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Old 12-04-2013, 11:58 PM   #41
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What about taking a piece of wire from the angle to the motor to bond them together? Would that work?


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Old 12-05-2013, 01:04 AM   #42
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Sure but a capacitor is always your best freind when you do this
I usualy use a 220 micro.
someone would say its an over kill
but I"m the type of guy that prefer to smell bug repelent then being
bite by one of them


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Old 12-05-2013, 01:50 AM   #43
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So how does electronic noise show up? What does it affect? If I use a capacitor, what do I hook the two ends to?

Chuck
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Old 12-05-2013, 11:30 AM   #44
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Chuck having long wires does make electromagnetic feild
and if you would put a scope on your line instead of have a nice
square wave you would have some ripples in it. CNC use TTL
voltage is o-.8 volts and 2 to vcc their should be no response in between
by having some noise in your circuit you could send a LO signal under .8
but your noise can bring it up to1 volt this would really destroy the accuraci
of your program
hope I explained it clearly
cheers

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Old 12-05-2013, 03:50 PM   #45
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Thanks, Luc, would you recommend that I shorten the leads between the motor and the connector or is better to keep the wires longer and just loop them out as far from the motor as possible?

Thx...
Chuck
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Old 12-05-2013, 04:35 PM   #46
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Wait, which TTL signal is being sent down the stepper phase wires or near them? Unless you are in fact running encoder or limit signal wires along with the stepper leads, there is little to consider. If the stepper leads aren't twisted and shielded there will be noise, so make sure any signal wires are twisted and shielded. In an industrial application the motor would have a connector built into the case and proper shielded grounded cables. Any noise from the steppers and leads would be fed into the stepper drive and it should be designed to handle it unless it's so bad voltage induced in the motor wires exceeds the voltage limit of the drive, and it's already designed to handle that. BTW, the motor iron should contain virtually all of the flux from it's coils. If it does not, it's junk. At full current, the most it should pick up is a paperclip.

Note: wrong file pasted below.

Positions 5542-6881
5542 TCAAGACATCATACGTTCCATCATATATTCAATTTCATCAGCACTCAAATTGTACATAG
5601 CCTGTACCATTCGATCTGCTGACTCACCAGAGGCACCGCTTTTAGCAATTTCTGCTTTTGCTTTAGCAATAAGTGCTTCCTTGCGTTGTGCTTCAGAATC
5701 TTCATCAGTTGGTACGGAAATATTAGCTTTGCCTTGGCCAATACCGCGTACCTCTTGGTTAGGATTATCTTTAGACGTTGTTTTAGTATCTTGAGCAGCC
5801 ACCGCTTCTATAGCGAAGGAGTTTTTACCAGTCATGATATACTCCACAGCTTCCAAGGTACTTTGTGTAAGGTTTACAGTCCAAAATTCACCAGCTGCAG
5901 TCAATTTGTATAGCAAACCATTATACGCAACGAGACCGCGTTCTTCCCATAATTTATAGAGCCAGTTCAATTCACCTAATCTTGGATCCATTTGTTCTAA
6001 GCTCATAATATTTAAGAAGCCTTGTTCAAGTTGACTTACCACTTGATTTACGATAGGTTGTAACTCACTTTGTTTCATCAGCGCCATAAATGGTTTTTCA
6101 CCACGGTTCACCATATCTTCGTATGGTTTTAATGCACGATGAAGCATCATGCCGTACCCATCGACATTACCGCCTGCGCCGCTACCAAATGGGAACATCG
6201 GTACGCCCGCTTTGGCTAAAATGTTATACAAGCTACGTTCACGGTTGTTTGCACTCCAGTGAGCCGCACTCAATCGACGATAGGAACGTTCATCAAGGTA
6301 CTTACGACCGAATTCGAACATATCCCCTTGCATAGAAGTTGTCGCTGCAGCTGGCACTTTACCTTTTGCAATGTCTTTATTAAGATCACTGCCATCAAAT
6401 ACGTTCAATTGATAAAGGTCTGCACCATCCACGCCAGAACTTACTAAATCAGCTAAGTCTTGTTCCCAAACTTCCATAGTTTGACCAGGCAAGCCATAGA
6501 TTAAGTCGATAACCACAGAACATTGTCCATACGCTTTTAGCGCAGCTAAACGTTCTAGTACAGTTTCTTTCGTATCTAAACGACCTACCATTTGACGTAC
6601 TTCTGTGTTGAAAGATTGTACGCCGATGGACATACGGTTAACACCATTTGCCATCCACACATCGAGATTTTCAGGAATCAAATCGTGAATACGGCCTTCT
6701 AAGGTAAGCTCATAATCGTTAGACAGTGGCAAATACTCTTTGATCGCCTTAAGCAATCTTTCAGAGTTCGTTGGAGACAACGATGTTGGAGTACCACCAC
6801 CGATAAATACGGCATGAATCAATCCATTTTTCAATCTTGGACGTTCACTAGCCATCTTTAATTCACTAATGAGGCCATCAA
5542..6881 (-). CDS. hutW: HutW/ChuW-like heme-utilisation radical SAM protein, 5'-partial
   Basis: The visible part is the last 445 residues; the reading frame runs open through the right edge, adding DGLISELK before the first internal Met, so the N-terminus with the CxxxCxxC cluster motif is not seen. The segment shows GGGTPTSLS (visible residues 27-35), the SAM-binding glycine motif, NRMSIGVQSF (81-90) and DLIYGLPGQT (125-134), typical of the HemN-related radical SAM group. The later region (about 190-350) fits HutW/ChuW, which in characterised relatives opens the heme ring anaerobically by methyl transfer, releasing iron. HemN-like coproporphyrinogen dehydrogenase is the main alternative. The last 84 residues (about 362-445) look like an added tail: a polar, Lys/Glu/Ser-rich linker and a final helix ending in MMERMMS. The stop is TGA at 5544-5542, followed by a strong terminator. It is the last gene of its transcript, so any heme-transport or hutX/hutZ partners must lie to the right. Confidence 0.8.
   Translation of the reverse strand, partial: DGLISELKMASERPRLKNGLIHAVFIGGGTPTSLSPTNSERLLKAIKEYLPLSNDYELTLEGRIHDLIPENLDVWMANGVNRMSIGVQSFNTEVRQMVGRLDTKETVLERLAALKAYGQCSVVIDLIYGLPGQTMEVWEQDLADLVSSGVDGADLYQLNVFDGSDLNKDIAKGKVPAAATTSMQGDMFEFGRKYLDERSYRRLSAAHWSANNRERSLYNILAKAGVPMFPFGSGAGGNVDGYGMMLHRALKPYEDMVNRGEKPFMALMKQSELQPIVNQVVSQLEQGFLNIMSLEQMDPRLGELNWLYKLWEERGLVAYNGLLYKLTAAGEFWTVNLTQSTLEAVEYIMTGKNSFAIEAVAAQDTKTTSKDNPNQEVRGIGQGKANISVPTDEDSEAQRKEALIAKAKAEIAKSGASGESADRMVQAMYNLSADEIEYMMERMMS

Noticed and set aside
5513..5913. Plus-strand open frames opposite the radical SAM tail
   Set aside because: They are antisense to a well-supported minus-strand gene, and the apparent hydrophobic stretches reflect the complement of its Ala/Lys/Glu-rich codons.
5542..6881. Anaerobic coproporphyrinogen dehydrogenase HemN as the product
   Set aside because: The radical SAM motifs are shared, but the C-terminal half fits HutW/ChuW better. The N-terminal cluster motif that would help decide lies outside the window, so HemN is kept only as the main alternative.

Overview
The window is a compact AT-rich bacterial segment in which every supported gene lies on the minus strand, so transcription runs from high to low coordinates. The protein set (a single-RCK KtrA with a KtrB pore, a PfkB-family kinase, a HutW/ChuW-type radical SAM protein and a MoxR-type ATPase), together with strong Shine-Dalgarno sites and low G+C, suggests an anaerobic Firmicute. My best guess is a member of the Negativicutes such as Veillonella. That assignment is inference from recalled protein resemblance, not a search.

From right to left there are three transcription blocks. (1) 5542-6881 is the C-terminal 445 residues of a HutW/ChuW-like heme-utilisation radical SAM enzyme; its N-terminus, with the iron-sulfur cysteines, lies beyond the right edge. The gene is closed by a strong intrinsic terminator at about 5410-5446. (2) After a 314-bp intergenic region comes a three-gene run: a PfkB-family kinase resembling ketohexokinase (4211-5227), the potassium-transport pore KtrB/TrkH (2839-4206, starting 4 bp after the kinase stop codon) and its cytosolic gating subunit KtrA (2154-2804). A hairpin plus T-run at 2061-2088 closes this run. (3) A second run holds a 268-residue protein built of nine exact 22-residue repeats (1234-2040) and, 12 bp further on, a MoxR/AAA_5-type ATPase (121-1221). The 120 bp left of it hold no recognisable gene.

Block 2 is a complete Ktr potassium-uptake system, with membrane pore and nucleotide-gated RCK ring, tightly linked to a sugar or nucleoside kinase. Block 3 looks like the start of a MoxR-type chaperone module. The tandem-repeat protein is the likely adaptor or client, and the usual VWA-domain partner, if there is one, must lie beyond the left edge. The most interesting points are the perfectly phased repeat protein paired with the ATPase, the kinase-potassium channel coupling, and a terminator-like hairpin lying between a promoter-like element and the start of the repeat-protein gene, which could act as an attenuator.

It seems the regulated switching power supply is the easy answer. Add some (a lot) capacitance if it's not rated for such duty. I'm really surprised that 10 years down the road of homebuilt CNC the power supply question still comes up. If you want to cobble one together the linear supply is easy, but if you're buying anyway what's the difference?
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Old 12-06-2013, 01:35 AM   #47
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Thanks, Luc, would you recommend that I shorten the leads between the motor and the connector

Yes that is the best practice always try to keep any wires as short as possible.If you can put your power supply in the same box then your stepper motor controler is even better.Many people uses a computer case to do so, having many fans to keep the temperature down will make thing even better.

Sheilding the wires is a must, twist the wires together "like a women would braids her air" and not the way man twisted wires. after that I usualy use spay glue all over the wire and rap them in foil paper previously cut in 2nch wide strip about a foot long then put a heat shrink and heated up and do this for all the bables.
It could sound like a long process YES but you will love that CNC for a LONG TIME

I would still use capacitors across the terminal of the stepper motor

Like I said before I prefer to smell bug repelent then being bit by one

But I was wright someone tryes to say I'm wrong, OMG some people need a big ego to live

enjoy your build

Cheers
Luc
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Old 12-06-2013, 04:11 AM   #48
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I revised the connector mounts. Hopefully these will be a little stronger and will be less prone to induced noise.



The motors are all wired now and the cables are finished. Next I need to find a DB25 cable and two timing belts for the X/Y drives.



I also revised the X-axis motor mount.



It now has a sliding adjustment with two 3/8" bolts to secure it. Don't think that's going to slip on me...

Chuck
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Old 12-06-2013, 05:43 PM   #49
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Just a general questions for you folks who have some experience with CNC... How important are LIMIT switches? Anybody running without them?

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Old 12-06-2013, 06:40 PM   #50
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My limit switches saved me a few times, would NOT recommend skipping them unless you don't mind repairing your machine after a crash.

maury


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